Developer: Squanch Games
Platform: PlayStation VR, PlayStation 4
Justin Roiland is one of the co-creators of the hit show Rick and Morty. In 2016, Roiland helped found Squanch Games where he hopes to bring his brand of insane humor to the interactive space. Squanch Games’ first title is the VR-compatible Trover Saves The Universe. Last week at GDC, we went hands-on with Trover, and it left us doubled over… in a good way. Here are four reasons Rick and Morty fans should take note of Trover Saves The Universe.
Familiar absurdist humor
This is Trover’s strongest element, and Roiland’s expertise shines through the game. The story revolves around a maniacal alien named Glorkon who kidnaps your dogs and uses their life essence to fuel his scheme to destroy the universe. If that sounds absurd, that’s because it is. You are a silent protagonist who remains glued to an easy chair. However, you also have the ability to teleport around environments and control Trover, a purple creature who uses a lightsaber-like weapons to slice up any alien who stands between him and Glorkon. Much like Rick and Morty, Roiland’s expletive-ridden humor feels a bit improv-heavy, but these creatures’ creative insults had me repeatedly cracking up. At one point, while I was trying to solve a puzzle, Trover got frustrated with the puzzle and encouraged me to just smash down the door blocking my way. At other times, he would comment on my behavior, and enemies would react when Trover killed their friends. The game’s dialogue doesn’t seem to repeat itself, and every character in the game always has something new and funny to say.
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Your choices matter
We know you’ve heard that a million times before, but Trover doesn’t promise an epic campaign with a morality meter and a massive branching narrative. Instead, NPCs respond to the smaller actions you take to comedic effect. At one point in my demo, a guy named Upgrade Tony asked me to kill a bunch of wild anklebiters. I saw several of these creatures behind a fence and made quick work of them. However, when I returned to Tony, he broke down crying and called me a monster because I had just killed his pets. Apparently, the anklebiters he was talking about were somewhere else. I could have gone to find these creatures instead and then Tony wouldn’t have been upset with me. Alternatively, I could have killed both Tony’s pets and the wild anklebiters and his commentary would change to reflect that as well.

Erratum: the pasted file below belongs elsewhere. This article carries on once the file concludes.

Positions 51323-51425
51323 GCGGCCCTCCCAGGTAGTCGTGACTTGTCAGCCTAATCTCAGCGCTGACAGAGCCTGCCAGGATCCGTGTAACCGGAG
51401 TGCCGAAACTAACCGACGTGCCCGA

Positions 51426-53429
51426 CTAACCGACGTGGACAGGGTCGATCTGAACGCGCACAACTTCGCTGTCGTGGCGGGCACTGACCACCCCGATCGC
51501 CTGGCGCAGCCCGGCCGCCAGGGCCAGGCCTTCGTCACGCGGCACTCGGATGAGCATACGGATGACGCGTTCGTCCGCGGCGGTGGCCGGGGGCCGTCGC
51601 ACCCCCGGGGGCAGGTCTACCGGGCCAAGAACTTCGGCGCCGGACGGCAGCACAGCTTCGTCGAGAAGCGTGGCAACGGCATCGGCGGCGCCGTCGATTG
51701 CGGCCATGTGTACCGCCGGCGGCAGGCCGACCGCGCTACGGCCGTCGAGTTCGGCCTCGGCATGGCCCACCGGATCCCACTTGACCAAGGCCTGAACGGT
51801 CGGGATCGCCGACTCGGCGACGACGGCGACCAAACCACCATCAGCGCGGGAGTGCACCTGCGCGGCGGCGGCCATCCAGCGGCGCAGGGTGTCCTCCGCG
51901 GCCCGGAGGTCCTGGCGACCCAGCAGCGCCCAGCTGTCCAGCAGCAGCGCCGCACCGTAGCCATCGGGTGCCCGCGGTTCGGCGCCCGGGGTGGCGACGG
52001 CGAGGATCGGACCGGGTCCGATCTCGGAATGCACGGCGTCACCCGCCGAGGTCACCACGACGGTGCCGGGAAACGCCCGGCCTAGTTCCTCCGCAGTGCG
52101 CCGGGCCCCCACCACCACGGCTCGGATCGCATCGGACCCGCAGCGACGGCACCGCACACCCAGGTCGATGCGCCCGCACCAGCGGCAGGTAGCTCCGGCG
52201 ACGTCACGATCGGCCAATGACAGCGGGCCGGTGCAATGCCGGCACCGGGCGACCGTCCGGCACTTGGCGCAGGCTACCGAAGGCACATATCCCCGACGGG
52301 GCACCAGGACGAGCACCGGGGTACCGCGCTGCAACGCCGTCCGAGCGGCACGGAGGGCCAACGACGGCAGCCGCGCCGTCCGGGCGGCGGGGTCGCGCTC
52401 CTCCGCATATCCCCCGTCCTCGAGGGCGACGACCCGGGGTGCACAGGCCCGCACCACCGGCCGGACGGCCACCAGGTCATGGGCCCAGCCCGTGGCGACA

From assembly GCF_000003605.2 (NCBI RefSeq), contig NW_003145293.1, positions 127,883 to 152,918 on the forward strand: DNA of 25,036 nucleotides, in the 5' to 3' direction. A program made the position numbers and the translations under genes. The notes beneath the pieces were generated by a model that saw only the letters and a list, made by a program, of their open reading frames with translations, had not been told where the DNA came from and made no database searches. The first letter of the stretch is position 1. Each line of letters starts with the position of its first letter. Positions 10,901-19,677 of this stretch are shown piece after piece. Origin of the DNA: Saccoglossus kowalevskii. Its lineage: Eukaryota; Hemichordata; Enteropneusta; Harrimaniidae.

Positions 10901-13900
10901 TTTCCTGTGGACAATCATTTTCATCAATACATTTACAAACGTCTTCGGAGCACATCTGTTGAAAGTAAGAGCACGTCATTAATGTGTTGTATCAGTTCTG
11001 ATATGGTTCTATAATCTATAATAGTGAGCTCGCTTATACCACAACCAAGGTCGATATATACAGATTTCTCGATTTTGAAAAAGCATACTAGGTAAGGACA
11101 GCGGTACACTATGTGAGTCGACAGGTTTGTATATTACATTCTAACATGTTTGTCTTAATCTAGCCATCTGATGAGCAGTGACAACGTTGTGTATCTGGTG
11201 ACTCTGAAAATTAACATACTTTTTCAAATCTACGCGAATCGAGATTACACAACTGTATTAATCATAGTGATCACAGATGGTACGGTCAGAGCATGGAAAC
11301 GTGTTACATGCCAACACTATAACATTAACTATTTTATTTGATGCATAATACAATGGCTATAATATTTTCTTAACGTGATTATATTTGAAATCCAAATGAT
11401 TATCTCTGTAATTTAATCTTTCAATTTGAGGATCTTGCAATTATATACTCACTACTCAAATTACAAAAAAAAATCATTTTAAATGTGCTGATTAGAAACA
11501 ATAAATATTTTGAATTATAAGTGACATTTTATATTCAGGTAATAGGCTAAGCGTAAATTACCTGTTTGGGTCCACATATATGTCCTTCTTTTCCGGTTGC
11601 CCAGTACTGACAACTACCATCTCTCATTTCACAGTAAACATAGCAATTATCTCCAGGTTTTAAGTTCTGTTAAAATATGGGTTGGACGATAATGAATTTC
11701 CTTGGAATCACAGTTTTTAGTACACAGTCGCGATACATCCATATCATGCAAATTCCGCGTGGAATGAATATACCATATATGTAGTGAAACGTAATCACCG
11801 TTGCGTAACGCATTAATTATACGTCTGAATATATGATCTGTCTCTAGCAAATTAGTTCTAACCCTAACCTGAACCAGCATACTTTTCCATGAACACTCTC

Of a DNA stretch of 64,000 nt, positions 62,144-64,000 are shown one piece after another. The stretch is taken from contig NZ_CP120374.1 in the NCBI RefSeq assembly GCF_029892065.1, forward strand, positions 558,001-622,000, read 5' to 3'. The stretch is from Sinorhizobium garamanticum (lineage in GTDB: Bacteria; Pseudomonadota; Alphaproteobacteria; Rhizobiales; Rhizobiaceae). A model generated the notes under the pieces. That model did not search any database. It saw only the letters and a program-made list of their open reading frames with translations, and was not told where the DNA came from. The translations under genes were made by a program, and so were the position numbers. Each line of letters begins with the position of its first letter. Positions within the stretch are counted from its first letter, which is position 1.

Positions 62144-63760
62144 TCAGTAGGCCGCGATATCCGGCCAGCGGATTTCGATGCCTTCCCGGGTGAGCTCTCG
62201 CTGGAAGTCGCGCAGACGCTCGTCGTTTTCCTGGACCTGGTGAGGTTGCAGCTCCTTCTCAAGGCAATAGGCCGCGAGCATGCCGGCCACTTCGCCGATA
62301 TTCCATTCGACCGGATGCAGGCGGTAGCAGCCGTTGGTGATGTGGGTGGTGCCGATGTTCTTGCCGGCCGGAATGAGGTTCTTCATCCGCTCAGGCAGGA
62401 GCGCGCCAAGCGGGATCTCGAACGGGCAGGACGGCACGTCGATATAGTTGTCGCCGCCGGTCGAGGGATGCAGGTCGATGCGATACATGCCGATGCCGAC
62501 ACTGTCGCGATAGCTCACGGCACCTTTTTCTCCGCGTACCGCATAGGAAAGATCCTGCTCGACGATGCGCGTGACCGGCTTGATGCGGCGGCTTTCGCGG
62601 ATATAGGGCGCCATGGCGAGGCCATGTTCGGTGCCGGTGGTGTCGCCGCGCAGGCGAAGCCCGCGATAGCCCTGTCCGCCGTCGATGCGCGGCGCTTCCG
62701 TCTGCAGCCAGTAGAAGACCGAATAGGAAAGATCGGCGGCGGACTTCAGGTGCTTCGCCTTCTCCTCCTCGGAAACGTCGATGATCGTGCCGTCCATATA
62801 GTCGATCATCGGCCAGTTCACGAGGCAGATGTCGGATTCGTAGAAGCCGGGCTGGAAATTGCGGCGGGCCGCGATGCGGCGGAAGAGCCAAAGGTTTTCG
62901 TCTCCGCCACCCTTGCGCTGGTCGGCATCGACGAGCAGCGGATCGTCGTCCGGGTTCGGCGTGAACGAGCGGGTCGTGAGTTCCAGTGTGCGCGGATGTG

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The action isn’t offensive
Admittedly, this isn’t a glowing compliment, but humorous antics are the star of the show here, so I was willing to give Trover’s generic action a pass. Since Trover is designed to work in VR, all of the action takes place from fixed camera perspectives. With the tap of a button, you can fly into the air to get a bird’s eye view on the action, but movement is still limited. The action is also fairly simplistic. Trover doesn’t have any interesting combos, and I got through most encounters by simply mashing on the attack button. Fortunately, the controls are responsive and some simple platforming challenges help break up the action.
VR is comfortable and optional
As I said before, Trover Saves The Universe is built with VR in mind; you move between predetermined points within the world. Thankfully, these transitions aren’t jarring. I rarely use VR, but I had no problem with any queasiness. Squanch Games doesn’t employ any fancy VR tricks, but that means this isn’t really a game you “need” to play in VR. Naturally, VR helps immerse you into the world, but the best part of Trover is its humor and that remains the same no matter how you absorb the rest of the game. If you have a VR headset, you can jump between VR and TV modes on the fly.
Trover Saves the Universe launches on PlayStation 4 on May 31 and on PC on June 4 via both the Epic Game Store and Steam. All versions of the game sell for $29.99, and based on our early look, that seems like a reasonable price.